November 16, 2004 @ 9:16 pm | Comment

Thanks Jing. While I sympathize with the Marine, who under ordinary ciurcumstances would almost certainly never have acted like this, there’s no sense denying what is there for all to see. It isn’t hearsay — it’s right there on the tape, complete with audio. Can you imagine the stress, the mental torture he must have been under to allow himself to do this? He had just seen his fellow soldiers killed, and who knows, maybe the insurgent was a demon who had it coming. But it’s still a crime to kill the unarmed simply for being there. For all my sympathy, I feel only disgust at the warbloggers who are trying to lionize this guy as some kind of hero.

November 16, 2004 @ 9:56 pm | Comment

I had read earlier that the rules fo engagement (ROE) was for the Iraqi soldiers to enter a mosque. Why wasn’t this ROE practised? Would certainly have save the US Marines this embarrassment of a war crime. Whatever justification or denial, it’s still a crime to shoot an unarmed person, particularly one that was already wounded.

It’s all a little too late now to say this could have been avoided had Bush and gang not politically marginalise the Sunnis, or gave them the impression they were going to be marginalised. There would have been no Falluja – no thousands killed, including US marines. Yes, war is bloody dirty. When old men make mistakes, young men die.

November 17, 2004 @ 12:04 am | Comment

In response to Jing & Richard, I provide the following quote from an AP article that appeared on 11/17 attributed to a spokesman for the International Red Cross:

“It’s clearly recognized that people in combat situations are under enormous strain,”‘ international Red Cross spokesman Florian Westphal said in Geneva. “Obviously, we were not on the spot so we cannot judge the precise circumstances of what was being shown here.”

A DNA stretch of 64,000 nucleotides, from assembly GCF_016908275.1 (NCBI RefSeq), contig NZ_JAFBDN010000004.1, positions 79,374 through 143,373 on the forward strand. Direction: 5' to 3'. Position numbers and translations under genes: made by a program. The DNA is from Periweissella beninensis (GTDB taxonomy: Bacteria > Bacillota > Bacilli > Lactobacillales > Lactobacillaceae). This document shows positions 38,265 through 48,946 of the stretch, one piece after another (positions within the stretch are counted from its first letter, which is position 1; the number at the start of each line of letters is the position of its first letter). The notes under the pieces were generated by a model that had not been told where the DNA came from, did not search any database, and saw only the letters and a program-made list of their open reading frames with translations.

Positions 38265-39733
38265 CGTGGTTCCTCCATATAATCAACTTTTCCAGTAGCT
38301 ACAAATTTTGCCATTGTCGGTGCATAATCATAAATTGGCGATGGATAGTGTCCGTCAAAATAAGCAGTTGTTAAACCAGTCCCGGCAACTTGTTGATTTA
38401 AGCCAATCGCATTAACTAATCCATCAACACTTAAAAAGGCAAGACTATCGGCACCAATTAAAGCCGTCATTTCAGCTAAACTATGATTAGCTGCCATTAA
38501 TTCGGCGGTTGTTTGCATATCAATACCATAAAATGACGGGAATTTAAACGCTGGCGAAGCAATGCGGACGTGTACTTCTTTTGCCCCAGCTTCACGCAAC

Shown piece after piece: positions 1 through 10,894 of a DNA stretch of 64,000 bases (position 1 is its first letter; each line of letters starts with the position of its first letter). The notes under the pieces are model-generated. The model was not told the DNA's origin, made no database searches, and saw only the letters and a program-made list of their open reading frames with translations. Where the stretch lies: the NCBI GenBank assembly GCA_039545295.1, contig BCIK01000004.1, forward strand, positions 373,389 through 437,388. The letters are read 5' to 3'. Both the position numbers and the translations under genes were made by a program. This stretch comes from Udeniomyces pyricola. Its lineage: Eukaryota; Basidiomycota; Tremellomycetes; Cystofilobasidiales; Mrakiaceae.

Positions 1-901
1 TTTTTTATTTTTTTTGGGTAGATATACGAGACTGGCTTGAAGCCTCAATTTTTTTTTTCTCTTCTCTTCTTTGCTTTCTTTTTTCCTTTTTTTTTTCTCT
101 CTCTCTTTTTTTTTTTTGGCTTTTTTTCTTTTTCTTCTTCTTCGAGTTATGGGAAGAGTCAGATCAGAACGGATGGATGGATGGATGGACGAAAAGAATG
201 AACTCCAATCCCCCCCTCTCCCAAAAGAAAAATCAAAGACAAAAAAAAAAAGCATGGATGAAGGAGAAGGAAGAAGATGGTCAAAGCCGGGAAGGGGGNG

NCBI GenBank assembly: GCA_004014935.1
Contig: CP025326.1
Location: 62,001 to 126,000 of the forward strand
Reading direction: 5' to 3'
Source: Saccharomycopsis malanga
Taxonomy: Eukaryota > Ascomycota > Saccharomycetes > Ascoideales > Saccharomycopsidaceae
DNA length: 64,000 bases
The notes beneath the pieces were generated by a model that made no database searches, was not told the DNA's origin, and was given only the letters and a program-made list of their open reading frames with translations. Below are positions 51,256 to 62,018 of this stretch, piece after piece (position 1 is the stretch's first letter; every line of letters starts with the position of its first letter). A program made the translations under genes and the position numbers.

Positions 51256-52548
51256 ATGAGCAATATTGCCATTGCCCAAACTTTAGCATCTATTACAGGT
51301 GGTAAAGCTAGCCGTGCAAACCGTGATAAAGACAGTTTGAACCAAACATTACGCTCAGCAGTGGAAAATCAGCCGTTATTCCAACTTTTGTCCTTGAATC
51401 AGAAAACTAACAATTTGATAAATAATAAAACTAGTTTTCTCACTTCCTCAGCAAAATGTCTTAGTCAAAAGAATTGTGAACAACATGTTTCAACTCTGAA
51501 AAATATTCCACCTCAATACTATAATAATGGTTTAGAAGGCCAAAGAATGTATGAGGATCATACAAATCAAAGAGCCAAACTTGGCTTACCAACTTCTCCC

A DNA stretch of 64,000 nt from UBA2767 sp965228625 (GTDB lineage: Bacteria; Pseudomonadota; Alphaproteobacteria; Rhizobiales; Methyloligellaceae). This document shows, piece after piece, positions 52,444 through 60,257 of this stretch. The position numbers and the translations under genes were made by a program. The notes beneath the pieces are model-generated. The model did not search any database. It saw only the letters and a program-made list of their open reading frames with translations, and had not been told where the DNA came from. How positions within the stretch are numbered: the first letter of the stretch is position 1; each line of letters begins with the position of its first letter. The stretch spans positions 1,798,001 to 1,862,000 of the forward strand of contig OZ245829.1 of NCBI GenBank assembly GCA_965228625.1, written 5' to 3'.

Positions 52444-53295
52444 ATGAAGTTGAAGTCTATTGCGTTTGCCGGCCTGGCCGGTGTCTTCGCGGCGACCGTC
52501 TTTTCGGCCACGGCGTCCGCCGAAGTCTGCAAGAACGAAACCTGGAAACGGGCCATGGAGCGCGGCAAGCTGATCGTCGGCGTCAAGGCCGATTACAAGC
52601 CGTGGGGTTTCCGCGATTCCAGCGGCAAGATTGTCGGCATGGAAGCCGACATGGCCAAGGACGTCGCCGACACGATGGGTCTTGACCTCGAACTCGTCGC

I repeat, let’s wait to pass judgment until all the facts are in. If the International Red Cross is willing to wait for all the facts to filter in, why can’t you gentlemen.

November 17, 2004 @ 8:09 am | Comment

Bob, I acknowledge that he was obviously under severe strain before he murdered the guy, and it may well be a justifiable murder. But we all saw what he did with our own eyes, and I’m not going to simply forget what I saw when the bush spinsters try to whitewash the murder. My point, about war doing terrible things to people, remains.

November 17, 2004 @ 9:34 am | Comment

Richard, if I may be so bold as to correct you – there’s no such thing as a ‘justifiable murder’, maybe a justifiable killing, but murder is murder.

I too saw the unfortunate video clip, and I cannot support anything other than the marine deliberately and cold bloodedly executed the dying man. The entire scene plus the recorded conversation, particularly “He’s still breathing” & “He’s now dead” say it all regarding the marines’ awareness of the actual situation.

Whether that marine had been shot in the face the previous day, that his best mate was killed, etc, do not excuse him from executing a wounded and unarmed man. Booby-trapped insurgent? – why then approached the bloke and shot him at point blank range – doesn’t add up to that excuse.

I feel sorry for him, but there had been too much provocative hyped up pep-talk blah blah about ridding the scums from the surface of the earth (“The enemy has a face. It is Satan’s. He is in Fallujah, and we are going to destroy him.”
– Colonel Gary Brandl, US Marines) do not help sustain the discipline and control in him. He’s been primed to kill ALL Iraqis in Falluja.

November 17, 2004 @ 1:32 pm | Comment

Here’s what Andrew Sullivan says today, and I agree with him:

The video is grim enough; and if the marine in question is found guilty of violating rules of conduct, then he should face punishment. But I have to say I cannot stand in judgment of this young man, after what must have been brutal, terrifying days of urban conflict. This is surely what they call “what happens in wartime.” It may not be morally defensible; but it is psychologically understandable.

November 17, 2004 @ 2:21 pm | Comment

I don’t know what happened and neither do you. The charges will be investgated and, if the Marine violated the UCMJ, action will be taken. To equate the Marines with the insurgents, however, as you do above is obscene. A Marine is shown killing a “prisone” on video is an abberation that is denounced. The insurgents commit their ritual slaughters of the innocent to video as a matter of pride.

November 18, 2004 @ 12:51 am | Comment

That’s why they are called terrorists; and we are not.

Any form of killing is bad, but in war it happens. But when wars require our armed forces to fight and thus kill, the troops of a civlized nation must exercise the highest standards possible, to ensure due diligence in its observance of international laws.

That’s how the Australian military, particularly its air frorce had conducted themselves during the invasion of Iraq, refusing at times to drop bombs on a target when there had been the slightest element of doubt that Iraqi civilians might be hurt or killed.